For ruthless, cynical Hamas, the more bloodshed, the better. There may be crocodile tears in public from Hamas leaders for the fatalities, but down deep it's something else. After all, once again the situation puts Israel, not Hamas, in the hot seat.
Think about it.
Here is Hamas, an Iranian-funded, jihadist group anchored in the Muslim Brotherhood. Through its blood-curdling Charter, available for anyone to read, it calls for the destruction of Israel and its replacement by an Islamic, Shari'a-based state.
Hamas has been declared a terrorist group by the United States and the European Union. Apropos, FBI director Robert Mueller testified before Congress about its active - and dangerous - presence in the United States.
Hamas poses a clear menace to Egypt, which has closed its own border with Gaza and is now building a 10-kilometer steel wall there.
Hamas ousted the Palestinian Authority from Gaza in June 2007, after bloody clashes then, and earlier, resulted in several hundred fatalities.
It runs summer camps for children that teach jihad, martyrdom, and martial skills, and condemns UN-run summer camps for mixing boys and girls and allegedly allowing kids, well, to be kids.
That very same Hamas, which brought isolation to Gaza by sticking to its guns, so to speak, and refusing the three conditions for engagement set by the Quartet, has now become the object of sympathy and concern, as evidenced by the flotilla and its admiring backers, including, most notably, Turkey.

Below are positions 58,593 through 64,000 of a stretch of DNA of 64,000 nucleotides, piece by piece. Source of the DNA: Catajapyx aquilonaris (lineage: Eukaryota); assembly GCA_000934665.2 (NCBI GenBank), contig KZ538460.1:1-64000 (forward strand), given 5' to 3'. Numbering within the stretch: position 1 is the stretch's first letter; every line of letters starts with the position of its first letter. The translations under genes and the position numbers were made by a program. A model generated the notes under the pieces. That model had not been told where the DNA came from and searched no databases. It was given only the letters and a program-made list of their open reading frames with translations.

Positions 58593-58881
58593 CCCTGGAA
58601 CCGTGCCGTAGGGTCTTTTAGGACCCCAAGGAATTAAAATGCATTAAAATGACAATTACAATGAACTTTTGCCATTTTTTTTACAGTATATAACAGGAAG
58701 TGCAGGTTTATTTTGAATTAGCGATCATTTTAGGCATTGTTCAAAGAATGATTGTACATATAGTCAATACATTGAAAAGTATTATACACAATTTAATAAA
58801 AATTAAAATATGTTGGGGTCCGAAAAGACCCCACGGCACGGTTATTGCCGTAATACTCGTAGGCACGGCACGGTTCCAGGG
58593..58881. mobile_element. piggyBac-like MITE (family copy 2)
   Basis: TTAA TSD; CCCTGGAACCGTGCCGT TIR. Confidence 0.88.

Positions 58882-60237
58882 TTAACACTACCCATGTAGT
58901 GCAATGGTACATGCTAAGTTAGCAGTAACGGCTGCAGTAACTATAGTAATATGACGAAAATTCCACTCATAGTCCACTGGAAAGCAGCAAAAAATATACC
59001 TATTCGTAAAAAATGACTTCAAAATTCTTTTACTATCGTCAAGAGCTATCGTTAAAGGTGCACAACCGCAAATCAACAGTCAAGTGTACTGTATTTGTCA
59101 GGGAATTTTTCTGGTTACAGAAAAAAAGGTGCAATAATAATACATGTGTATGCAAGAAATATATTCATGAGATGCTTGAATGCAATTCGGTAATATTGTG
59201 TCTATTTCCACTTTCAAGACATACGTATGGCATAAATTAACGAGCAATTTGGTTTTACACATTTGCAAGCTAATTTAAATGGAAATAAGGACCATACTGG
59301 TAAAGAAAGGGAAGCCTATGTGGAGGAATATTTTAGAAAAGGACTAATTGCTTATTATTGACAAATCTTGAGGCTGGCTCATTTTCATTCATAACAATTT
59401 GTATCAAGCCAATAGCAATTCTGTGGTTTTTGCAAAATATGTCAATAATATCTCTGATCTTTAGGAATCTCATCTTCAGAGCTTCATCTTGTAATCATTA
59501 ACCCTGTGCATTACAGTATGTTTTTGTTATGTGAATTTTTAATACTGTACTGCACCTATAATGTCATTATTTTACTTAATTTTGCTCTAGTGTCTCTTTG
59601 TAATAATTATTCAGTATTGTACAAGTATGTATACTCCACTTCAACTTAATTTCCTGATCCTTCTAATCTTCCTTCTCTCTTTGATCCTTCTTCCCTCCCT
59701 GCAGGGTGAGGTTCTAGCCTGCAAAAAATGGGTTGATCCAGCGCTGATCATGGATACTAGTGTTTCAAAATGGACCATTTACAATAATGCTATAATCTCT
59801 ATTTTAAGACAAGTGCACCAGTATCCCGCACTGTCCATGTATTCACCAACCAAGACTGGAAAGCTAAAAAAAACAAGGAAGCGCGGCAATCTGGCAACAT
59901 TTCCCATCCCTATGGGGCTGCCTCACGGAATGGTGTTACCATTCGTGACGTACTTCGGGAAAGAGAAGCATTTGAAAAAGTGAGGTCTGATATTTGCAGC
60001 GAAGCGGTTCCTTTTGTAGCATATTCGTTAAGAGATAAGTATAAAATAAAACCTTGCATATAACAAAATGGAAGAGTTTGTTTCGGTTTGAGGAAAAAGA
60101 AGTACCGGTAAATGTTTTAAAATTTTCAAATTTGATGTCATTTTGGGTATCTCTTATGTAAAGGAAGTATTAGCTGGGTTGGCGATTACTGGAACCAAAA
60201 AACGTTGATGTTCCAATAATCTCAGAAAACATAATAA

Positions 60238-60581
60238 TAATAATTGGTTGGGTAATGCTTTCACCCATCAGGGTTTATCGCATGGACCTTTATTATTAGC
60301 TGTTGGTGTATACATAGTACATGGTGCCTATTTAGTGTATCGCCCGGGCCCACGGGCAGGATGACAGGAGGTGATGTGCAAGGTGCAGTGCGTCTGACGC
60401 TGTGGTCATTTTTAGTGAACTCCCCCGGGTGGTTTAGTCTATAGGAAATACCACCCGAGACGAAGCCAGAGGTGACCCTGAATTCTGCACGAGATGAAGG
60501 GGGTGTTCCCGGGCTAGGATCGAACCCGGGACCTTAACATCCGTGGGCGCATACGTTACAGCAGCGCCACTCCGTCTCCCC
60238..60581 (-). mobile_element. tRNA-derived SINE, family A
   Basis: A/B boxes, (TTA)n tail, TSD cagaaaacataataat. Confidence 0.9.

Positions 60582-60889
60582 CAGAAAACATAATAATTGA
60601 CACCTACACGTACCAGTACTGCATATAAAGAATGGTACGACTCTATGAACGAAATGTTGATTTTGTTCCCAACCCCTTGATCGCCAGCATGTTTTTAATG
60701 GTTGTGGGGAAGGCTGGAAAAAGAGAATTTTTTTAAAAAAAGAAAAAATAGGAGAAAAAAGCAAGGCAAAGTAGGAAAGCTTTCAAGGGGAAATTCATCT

And yet it is Israel, seeking to exercise its right of self-defense against a group bent on its destruction, and not the group itself, which today provokes howls of protest. This is also precisely what happened after Israel's patience wore thin in December 2008, and it decided it could no longer accept daily missile and mortar strikes from Hamas-controlled Gaza.
A world gone wobbly at the knees - increasingly incapable, it seems, of distinguishing between the arsonist and the fireman, the despot and the democrat, the provocateur and the victim, or simply fearful of the consequences of obvious truths - once again reveals itself.
Where is the Winston Churchill for our time - the leader who, with clarity and courage, lifts the fog, shines the spotlight, defines the stakes, and summons us to our senses?